Skip to main content

Taj Mahal: The story of a Rising Son

He headlined over Led Zeppelin and taught Keith Richards how to play guitar. Fifty years after he first rewired the blues, it’s time to give Taj Mahal his due.

Radio City Music Hall, New York, February 1998. The 40th annual Grammy Awards becomes one of the more eventful award ceremonies of the year when Best Album winner Bob Dylan’s perfomance of Love Sick is disrupted by a stage-invader with the words ‘Soy Bomb’ scrawled on his bare chest.

The controversy doesn’t totally overshadow the music. Amid all the furore, a man who not so long ago had been more or less forgotten received one of best receptions of the night. The 55-year-old Taj Mahal had scooped his first ever Grammy, for Señor Blues, his 20th album. It’s a sweet moment for a man who has devoted his working life to expanding and remapping the blues in a way that’s taken it way beyond its normal parameters. And endured his fair share of brickbats in the process. 

“It was great to win, because at one time everybody got onto my back about what I was doing,” he says today. “No record company was interested in recording me. The industry was always having a hissy fit: ‘Mr Mahal, will you please get in the box?’ No thank you, it doesn’t fit me.” 

But then Taj Mahal was never a conventional bluesman. A Harlem kid with Caribbean roots, he stripped the blues to its raw essentials in the 60s, before digging deeper and uncovering the hidden wiring that connected it to West Indian folk, R&B, gospel, Latino and African music. One part curator and two parts seeker, Mahal was arguably America’s first global pioneer, playing world music before the term had even been invented.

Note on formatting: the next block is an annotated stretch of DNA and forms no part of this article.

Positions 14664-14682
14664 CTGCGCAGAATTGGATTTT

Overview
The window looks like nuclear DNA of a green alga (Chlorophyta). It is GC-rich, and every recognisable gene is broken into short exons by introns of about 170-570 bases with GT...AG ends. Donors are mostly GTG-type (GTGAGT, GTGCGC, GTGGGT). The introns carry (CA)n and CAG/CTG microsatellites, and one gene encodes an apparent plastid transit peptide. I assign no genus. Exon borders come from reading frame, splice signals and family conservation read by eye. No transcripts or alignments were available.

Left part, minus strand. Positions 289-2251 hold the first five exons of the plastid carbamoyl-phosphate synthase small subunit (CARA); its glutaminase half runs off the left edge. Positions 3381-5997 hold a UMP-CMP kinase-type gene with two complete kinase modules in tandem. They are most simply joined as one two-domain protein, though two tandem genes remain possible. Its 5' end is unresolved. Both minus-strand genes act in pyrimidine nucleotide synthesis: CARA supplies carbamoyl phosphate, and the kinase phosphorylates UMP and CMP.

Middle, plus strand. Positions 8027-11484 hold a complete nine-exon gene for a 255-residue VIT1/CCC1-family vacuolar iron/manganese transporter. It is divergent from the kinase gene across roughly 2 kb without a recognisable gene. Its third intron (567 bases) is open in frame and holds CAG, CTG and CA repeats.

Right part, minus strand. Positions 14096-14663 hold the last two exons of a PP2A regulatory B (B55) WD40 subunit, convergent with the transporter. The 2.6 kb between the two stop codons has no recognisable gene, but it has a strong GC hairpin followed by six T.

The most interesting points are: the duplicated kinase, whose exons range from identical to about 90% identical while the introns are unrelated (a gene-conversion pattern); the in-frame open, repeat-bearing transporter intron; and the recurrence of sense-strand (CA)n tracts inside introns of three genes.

Eric Clapton was one who tuned in. In his autobiography, he wrote that the main pull of Mick Jagger’s invitation to The Rolling Stones Rock And Roll Circus TV special in late ’68, was the prospect of seeing Mahal up close. Keith Richards had already been jamming with Taj and Gram Parsons in LA. Richards admitted that Mahal showed him a few things, adding: “He’s got it all together and always did have.” 

Indeed, Mahal was the sole representative of black American blues, the music the Stones adored above all others, at the Rock And Roll Circus. Filmed at a sound stage in Wembley, he cut a striking image – wide-brimmed hat, red neckerchief, leather waistcoat – amid such starry company as Clapton, Lennon, The Who, Marianne Faithfull and many others. He looked like what he was: the hippest of the hip. “Taj is a fabulous player,” gushed Charlie Watts, “like a one-man band.” 


More from this edition

Get Involved

Trending Features